‘As has happened across Europe, it’s time for a more proportionate system where tests are dropped for the fully vaccinated and from destinations where Covid risks are low, with tougher measures targeted at a small number of high-risk countries.’

Gatwick boss Stewart Wingate said: ‘Key competitor areas of the world are not squandering their vaccination programmes like we are.

‘France is at about 50 per cent of pre-pandemic passenger volumes, Germany at about 60 per cent and the US market at over 80 per cent.

‘The Government needs to allow double-vaccinated passengers to return from green or amber countries without the need to quarantine, but also without the need to take a pre-departure or post-arrival test.

‘These are the protocols France, Spain, Greece and other European countries have put in place.’

Martin Chalk, of the pilots’ union Balpa, said: ‘Aviation has lost a second summer to Covid and unless the Government changes approach it will not properly recover until at least next year. The Government is throwing aviation and all the high-skilled workers in it under the bus.’ 

The changes come into force at 4am on Monday and mean that even travellers who haven’t been vaccinated can visit without having to quarantine when they return. 

Thailand has recently seen rates of Covid infection rise to 400 per 100,000 of population even though it forces tourists to quarantine for 14 days upon arrival.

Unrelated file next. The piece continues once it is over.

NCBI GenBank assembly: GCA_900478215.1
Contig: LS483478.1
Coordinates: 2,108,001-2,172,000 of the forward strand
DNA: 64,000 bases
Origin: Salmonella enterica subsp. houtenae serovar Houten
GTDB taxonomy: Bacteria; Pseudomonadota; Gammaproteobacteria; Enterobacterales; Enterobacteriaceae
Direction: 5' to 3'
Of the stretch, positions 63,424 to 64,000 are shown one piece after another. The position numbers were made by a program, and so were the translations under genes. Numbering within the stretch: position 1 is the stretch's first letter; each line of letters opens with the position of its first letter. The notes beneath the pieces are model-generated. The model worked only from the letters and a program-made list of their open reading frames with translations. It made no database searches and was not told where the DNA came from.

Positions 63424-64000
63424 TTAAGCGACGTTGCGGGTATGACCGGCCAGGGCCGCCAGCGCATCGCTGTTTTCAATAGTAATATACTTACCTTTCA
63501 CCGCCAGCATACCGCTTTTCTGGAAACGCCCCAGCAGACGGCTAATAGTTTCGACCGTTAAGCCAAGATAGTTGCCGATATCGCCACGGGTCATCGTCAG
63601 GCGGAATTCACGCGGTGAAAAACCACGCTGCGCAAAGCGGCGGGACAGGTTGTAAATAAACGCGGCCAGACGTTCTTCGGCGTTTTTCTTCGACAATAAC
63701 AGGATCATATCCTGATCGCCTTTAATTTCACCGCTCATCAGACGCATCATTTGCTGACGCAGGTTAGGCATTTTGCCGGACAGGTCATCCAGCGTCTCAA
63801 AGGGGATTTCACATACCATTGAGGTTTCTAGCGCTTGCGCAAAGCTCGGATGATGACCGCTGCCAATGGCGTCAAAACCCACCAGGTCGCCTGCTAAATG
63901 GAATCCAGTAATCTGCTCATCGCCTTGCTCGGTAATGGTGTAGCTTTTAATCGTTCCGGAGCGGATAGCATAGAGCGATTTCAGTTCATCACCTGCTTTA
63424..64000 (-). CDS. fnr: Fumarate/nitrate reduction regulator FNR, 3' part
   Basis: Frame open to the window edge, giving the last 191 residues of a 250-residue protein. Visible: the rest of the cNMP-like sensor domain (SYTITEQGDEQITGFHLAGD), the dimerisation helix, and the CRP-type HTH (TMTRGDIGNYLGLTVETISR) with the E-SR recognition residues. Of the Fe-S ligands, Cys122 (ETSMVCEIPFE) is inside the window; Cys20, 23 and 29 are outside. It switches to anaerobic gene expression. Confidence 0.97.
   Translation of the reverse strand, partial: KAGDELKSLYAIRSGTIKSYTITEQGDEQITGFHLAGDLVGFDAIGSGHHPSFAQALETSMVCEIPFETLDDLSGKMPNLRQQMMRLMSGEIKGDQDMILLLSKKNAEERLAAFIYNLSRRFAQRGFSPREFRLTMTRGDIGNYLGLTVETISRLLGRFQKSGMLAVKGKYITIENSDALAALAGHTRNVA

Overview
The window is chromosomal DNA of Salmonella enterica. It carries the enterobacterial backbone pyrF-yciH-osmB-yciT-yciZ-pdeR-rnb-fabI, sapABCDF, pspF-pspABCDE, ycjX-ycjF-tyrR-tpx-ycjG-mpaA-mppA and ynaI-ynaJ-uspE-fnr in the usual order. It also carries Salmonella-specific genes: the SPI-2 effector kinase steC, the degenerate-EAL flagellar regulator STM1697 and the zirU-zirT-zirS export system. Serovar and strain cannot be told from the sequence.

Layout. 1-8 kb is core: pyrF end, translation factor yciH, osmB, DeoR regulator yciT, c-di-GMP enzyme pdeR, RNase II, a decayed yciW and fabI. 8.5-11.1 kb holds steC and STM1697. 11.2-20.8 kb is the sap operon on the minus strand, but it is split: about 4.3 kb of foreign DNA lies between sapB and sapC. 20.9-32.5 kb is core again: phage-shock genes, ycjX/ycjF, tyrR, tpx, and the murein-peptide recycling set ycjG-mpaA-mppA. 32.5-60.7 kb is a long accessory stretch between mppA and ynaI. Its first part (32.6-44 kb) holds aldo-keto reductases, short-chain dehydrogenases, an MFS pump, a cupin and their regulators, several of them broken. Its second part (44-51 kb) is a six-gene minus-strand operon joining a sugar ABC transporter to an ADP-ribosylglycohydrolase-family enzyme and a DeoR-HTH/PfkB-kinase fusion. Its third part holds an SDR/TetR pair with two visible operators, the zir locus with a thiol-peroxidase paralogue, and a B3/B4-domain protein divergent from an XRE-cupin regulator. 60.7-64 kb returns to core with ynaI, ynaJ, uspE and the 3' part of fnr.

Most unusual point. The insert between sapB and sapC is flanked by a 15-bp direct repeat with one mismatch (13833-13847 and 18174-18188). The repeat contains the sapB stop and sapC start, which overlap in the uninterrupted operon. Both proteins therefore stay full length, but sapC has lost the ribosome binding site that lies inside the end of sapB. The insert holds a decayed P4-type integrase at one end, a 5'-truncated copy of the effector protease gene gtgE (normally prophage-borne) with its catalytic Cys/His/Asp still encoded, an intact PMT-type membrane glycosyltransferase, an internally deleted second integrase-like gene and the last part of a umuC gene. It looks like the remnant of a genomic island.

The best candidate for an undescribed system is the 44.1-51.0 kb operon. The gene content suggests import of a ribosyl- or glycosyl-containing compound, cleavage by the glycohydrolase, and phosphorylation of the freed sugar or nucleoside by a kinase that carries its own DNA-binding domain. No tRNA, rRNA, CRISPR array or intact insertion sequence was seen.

There has been no change to any of the main European holiday destinations including Space, Italy and Greece which are all on the amber list – meaning Brits with two jabs don’t have to quarantine when they come back. 

Travel lists, which determine the quarantine and testing requirements for people arriving in the UK, are updated every three weeks.

Many popular tourist destinations such as Spain, France and Greece are on the amber list, which means returning travellers who are not fully vaccinated must self-isolate at home for 10 days, take one pre-departure test and two post-arrival test.

British Secretary of State for Transport Grant Shapps leaves 10 Downing Street

British Secretary of State for Transport Grant Shapps leaves 10 Downing Street

Fully-vaccinated travellers are exempt from quarantine, but must still take one pre-departure test and one post-arrival test.

A spokesman for Airlines UK, the industry body representing UK-registered carriers, said the ‘small number of green destinations’ is making international travel from the UK ‘more expensive, burdensome and uncertain compared to our neighbours’.

He went on: ‘Too many families are having to look over their shoulders for rule changes and pay through the nose for tests, with no sign from Government that this will change.

‘As has already happened across Europe, it’s time for a more proportionate system where tests are dropped for the fully-vaccinated and from destinations where Covid risks are low, with tougher measures targeted at a small number of high risk countries.’

Labour’s shadow transport secretary Jim McMahon warned that ‘any loosening of restrictions carries with it risks, particularly from variants that could undermine the progress we have made on vaccines’.